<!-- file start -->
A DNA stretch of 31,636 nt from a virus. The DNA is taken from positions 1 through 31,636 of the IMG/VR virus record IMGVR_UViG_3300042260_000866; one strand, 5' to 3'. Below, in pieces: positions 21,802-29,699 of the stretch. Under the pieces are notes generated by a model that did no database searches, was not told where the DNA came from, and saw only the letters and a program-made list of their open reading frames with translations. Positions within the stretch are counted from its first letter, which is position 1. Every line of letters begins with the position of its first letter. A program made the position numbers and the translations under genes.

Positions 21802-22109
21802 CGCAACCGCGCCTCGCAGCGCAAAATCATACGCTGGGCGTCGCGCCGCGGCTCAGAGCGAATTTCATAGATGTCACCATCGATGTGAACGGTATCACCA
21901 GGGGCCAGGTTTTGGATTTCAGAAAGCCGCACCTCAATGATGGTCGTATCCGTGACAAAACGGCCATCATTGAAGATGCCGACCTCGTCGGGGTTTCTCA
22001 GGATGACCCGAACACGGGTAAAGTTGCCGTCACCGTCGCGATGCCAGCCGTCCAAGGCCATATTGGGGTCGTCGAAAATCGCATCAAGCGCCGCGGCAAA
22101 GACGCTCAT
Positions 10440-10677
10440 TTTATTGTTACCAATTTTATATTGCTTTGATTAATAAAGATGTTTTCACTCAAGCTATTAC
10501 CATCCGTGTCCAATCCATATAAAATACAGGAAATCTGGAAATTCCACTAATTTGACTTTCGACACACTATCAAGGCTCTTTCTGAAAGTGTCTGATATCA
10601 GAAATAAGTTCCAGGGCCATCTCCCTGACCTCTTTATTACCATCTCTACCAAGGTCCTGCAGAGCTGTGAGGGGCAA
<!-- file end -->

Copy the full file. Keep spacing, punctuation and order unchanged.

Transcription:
A DNA stretch of 31,636 nt from a virus. The DNA is taken from positions 1 through 31,636 of the IMG/VR virus record IMGVR_UViG_3300042260_000866; one strand, 5' to 3'. Below, in pieces: positions 21,802-29,699 of the stretch. Under the pieces are notes generated by a model that did no database searches, was not told where the DNA came from, and saw only the letters and a program-made list of their open reading frames with translations. Positions within the stretch are counted from its first letter, which is position 1. Every line of letters begins with the position of its first letter. A program made the position numbers and the translations under genes.

Positions 21802-22109
21802 CGCAACCGCGCCTCGCAGCGCAAAATCATACGCTGGGCGTCGCGCCGCGGCTCAGAGCGAATTTCATAGATGTCACCATCGATGTGAACGGTATCACCA
21901 GGGGCCAGGTTTTGGATTTCAGAAAGCCGCACCTCAATGATGGTCGTATCCGTGACAAAACGGCCATCATTGAAGATGCCGACCTCGTCGGGGTTTCTCA
22001 GGATGACCCGAACACGGGTAAAGTTGCCGTCACCGTCGCGATGCCAGCCGTCCAAGGCCATATTGGGGTCGTCGAAAATCGCATCAAGCGCCGCGGCAAA
22101 GACGCTCAT
Positions 10440-10677
10440 TTTATTGTTACCAATTTTATATTGCTTTGATTAATAAAGATGTTTTCACTCAAGCTATTAC
10501 CATCCGTGTCCAATCCATATAAAATACAGGAAATCTGGAAATTCCACTAATTTGACTTTCGACACACTATCAAGGCTCTTTCTGAAAGTGTCTGATATCA
10601 GAAATAAGTTCCAGGGCCATCTCCCTGACCTCTTTATTACCATCTCTACCAAGGTCCTGCAGAGCTGTGAGGGGCAA